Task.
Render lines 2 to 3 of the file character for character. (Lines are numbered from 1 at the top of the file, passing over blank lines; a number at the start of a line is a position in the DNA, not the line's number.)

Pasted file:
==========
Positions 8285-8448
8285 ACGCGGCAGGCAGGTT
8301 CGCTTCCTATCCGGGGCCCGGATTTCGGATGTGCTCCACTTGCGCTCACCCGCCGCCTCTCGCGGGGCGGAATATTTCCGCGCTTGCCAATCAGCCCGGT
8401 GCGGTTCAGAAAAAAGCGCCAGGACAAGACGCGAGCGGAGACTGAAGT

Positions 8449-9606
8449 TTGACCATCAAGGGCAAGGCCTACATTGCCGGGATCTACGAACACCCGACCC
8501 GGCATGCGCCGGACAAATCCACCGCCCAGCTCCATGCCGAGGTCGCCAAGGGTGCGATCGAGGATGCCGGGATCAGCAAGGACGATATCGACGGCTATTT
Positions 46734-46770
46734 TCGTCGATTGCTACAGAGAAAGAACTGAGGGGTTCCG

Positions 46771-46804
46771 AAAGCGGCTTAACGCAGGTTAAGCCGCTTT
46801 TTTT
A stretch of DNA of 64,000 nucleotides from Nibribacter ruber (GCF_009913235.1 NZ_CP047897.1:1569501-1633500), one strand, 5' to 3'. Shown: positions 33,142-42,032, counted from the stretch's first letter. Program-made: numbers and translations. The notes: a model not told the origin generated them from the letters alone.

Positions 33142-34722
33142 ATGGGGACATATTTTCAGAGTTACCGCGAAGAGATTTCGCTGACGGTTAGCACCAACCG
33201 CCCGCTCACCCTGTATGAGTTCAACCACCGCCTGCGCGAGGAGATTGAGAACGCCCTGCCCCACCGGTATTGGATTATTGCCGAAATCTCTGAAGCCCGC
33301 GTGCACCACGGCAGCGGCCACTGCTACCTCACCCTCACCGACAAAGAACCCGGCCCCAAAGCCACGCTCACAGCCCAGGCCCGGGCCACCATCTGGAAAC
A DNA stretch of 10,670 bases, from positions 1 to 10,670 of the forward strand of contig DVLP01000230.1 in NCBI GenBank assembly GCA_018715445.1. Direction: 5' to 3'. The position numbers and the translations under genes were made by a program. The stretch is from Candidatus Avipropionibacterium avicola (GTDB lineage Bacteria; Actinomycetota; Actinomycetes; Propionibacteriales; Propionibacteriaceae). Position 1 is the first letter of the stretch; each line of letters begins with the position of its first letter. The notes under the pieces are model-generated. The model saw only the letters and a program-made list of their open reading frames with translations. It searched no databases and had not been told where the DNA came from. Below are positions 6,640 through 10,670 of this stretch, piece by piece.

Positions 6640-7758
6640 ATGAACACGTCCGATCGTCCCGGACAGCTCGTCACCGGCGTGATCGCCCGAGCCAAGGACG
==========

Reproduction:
8285 ACGCGGCAGGCAGGTT
8301 CGCTTCCTATCCGGGGCCCGGATTTCGGATGTGCTCCACTTGCGCTCACCCGCCGCCTCTCGCGGGGCGGAATATTTCCGCGCTTGCCAATCAGCCCGGT